Very limited literature is available relating to gas production from ultradeep (>9000 ft [>2700 m]) coal seams. This paper investigates permeability enhancement in ultradeep coal seams of the late Carboniferous and early Permian to Late Triassic Cooper Basin in central Australia, using a time-lapse pressure transient analysis (PTA) approach for a pilot well. The gas production history and three extended shut-in periods are used to construct the time-lapse PTA for the study well. A new approach is introduced to construct a permeability ratio function. This function allows the calculation of permeability change resulting from competition between the compaction and coal-matrix shrinkage effects.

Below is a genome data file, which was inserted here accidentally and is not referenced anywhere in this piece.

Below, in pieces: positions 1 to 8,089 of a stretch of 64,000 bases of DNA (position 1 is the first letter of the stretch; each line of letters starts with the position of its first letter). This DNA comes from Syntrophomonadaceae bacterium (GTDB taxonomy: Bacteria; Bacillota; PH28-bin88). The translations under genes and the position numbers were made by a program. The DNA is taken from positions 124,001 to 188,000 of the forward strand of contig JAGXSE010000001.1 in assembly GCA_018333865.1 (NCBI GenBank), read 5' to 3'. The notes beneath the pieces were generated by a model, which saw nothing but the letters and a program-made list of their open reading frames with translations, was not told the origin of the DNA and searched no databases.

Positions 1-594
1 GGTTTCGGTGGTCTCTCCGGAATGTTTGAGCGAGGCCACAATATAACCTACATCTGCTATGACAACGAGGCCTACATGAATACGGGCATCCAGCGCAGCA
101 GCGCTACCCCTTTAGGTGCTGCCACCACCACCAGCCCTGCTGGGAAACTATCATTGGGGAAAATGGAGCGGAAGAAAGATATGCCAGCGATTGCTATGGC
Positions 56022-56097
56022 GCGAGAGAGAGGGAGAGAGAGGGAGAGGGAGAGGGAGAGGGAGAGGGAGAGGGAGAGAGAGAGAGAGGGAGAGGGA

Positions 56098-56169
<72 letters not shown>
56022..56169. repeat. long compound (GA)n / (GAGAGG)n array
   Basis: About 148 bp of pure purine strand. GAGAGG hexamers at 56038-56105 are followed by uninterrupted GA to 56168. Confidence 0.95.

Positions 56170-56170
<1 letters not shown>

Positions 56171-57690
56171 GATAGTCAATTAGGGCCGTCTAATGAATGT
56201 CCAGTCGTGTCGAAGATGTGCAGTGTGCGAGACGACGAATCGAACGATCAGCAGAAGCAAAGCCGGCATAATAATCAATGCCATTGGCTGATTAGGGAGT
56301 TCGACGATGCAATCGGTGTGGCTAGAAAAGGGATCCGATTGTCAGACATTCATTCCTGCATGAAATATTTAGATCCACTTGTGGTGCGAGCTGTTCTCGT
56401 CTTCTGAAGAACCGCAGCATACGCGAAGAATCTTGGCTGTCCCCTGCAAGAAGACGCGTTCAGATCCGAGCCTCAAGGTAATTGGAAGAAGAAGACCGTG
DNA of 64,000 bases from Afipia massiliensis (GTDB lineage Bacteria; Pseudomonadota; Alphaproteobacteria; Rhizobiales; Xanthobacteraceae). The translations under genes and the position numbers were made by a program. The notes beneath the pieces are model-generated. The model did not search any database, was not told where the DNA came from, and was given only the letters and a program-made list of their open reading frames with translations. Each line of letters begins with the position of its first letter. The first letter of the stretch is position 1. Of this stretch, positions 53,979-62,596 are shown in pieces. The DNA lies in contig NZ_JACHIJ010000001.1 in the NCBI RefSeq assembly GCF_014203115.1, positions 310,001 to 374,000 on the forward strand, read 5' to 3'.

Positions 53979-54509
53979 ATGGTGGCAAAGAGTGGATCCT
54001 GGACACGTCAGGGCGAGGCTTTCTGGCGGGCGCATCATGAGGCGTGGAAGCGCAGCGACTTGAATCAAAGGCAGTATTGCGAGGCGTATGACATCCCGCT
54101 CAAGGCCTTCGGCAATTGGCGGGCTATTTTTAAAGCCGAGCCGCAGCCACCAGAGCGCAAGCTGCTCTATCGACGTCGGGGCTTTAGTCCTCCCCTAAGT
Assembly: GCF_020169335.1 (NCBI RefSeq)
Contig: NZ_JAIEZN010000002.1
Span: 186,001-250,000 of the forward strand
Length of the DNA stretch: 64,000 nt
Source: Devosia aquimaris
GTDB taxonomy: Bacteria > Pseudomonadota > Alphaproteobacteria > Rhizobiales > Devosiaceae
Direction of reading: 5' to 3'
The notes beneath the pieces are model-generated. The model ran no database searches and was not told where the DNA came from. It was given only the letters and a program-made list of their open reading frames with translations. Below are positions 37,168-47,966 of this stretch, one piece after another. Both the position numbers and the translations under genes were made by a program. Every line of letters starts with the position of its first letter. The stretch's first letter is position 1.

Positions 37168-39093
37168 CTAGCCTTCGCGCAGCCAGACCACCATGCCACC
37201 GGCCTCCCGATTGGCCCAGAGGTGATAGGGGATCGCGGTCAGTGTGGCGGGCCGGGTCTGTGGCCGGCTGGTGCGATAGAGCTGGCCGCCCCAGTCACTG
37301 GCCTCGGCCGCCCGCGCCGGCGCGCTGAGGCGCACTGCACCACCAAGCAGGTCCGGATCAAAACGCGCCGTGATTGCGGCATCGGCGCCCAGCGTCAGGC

Pressure transient analysis indicates that gas flow is dominated by a bilinear flow regime in all extended pressure buildup tests. Hence, reservoir depletion is restricted to the stimulated area near the hydraulic fracture. This implies that well-completion practices that create a large contact area with reservoirs, such as multistage hydraulically fractured horizontal wells, may be required for achieving economic success in these extremely low-permeability reservoirs. The permeability ratio is constructed using the slope of the straight lines in bilinear flow analysis. Because of uncertainty in average reservoir pressure, probabilistic analysis is used and a Monte Carlo simulation is performed to generate a set of possible permeability ratio values. The permeability ratio values indicate that coal permeability has increased during the production life of the wellbore because of the coal-matrix shrinkage effect. Permeability enhancement in this ultradeep coal reservoir has offset the effect of permeability reduction caused by compaction, which is beneficial to gas production.

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